I would bet a dollar that she is rebred. Free feed her as much as she will eat. Most likely the doe will have a smaller litter from this breeding. Planned breedings depend on how hardy your stock is, the length of your breeding season and what you want out of your does.

I breed back three weeks after kindling, but know a lot of people that bred back two weeks after kindling. Most casual breeders will wait until the kits have been 100% weaned and moved off the doe. My breeding season is short due to the long hot summers in Central Texas. I push my does a little harder during my short breeding season and they have the summers off.

Joe
 
Samantha White Feather
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I put her in with my buck. He had no interest in mounting her. After 20 min he only attempted once. I suspect she's been re bread. How do I go about weaning her litter? Would feeding an emergency rabbit formula help them grow bigger? Any suggestions would be great.
 
Craig Dobbelyu
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forest garden hugelkultur
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Some serious rabbit breeders ween at 4 weeks of age but it can be tricky. By the looks of it, you might not really have a choice. If it were me I would keep the kits with mom until 4 days before she kindles the next litter so they can get the most from her milk. Four days isn't much time for a doe to rest but It's probably all you can afford at this point. Most of my does stay with their kits until they are 6 weeks old then they have a week off from kits before they kindle the next litter. Move the kits to a well protected grow-out space and feed them as much as they will eat. There are different formulations of pellets for rabbits. Some have more protein and fat for "Show Rabbits". I would probably try that to maybe boost weight gain for the kits as well as helping the doe get ready for the next litter. Having hay available is always good too. You may also want to try oats or sunflower seeds. Once the new litter is born, keep a close eye on them to make sure she's nursing them. Even with all of that I wouldn't be too surprised if I had some losses on either side.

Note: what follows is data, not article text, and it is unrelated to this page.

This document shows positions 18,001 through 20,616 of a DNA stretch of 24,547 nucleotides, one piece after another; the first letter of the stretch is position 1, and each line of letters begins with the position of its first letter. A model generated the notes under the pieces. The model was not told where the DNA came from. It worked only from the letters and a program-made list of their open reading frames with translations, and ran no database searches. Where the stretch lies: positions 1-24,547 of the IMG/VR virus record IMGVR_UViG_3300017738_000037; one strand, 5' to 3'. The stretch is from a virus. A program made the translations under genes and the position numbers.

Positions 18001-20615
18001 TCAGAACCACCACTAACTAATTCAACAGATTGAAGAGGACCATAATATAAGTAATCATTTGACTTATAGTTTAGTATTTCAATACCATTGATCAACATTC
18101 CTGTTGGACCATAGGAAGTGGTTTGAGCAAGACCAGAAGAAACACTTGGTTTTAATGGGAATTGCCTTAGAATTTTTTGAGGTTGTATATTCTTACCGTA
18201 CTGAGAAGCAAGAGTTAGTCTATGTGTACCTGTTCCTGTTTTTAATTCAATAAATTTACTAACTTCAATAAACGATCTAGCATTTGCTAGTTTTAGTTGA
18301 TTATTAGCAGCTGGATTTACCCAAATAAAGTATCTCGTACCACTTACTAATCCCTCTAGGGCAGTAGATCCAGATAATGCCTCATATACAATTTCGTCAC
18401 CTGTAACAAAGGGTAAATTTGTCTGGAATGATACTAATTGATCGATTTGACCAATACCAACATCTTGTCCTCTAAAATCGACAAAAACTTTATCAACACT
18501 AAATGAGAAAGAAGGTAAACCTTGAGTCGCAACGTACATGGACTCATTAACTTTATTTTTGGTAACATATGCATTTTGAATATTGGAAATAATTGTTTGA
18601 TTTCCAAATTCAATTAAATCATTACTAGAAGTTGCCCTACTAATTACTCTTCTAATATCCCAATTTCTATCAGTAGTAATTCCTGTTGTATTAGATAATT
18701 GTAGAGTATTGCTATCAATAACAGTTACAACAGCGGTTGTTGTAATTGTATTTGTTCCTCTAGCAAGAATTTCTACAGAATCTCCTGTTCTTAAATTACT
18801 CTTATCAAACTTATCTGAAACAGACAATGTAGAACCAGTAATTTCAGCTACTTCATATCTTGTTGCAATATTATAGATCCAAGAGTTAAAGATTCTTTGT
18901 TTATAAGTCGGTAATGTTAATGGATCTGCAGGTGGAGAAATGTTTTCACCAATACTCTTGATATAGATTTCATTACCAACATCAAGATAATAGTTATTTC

On the good side, any kits that survive an early weening might help boost the genetic toughness of your herd should you choose to keep and breed some of them. Also, if the doe manages to pull this off without losses GREAT! She's a keeper.

Good luck
 
Joe Camarena
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Along with the other advice I would just re-emphasize free feed the doe and kits. As far as weaning the kits at four weeks, that isn't much of an issue. Some of my does stop nursing their kits at that age on their own. Taking them off of the doe in a separate area four days before she is due, I second that opinion as well.

Joe
 
Samantha White Feather
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So my kits are getting moved into their own section today to grow a little bigger. I would eventually like to introduce the does into the colony while they are getting bigger. in the colony is 2 semi-bonded does, they tolerate each other but were from different farms. 1 doe has 13 day old kits. the other doe was bread last week. I want to keep some of the kits and to replace the 2 aggressive does I had to remove from the colony (Not bonded does that did not like being transferred from cage living to colony living). How would you go about it and at what age (4 weeks, 6 weeks, older yet)?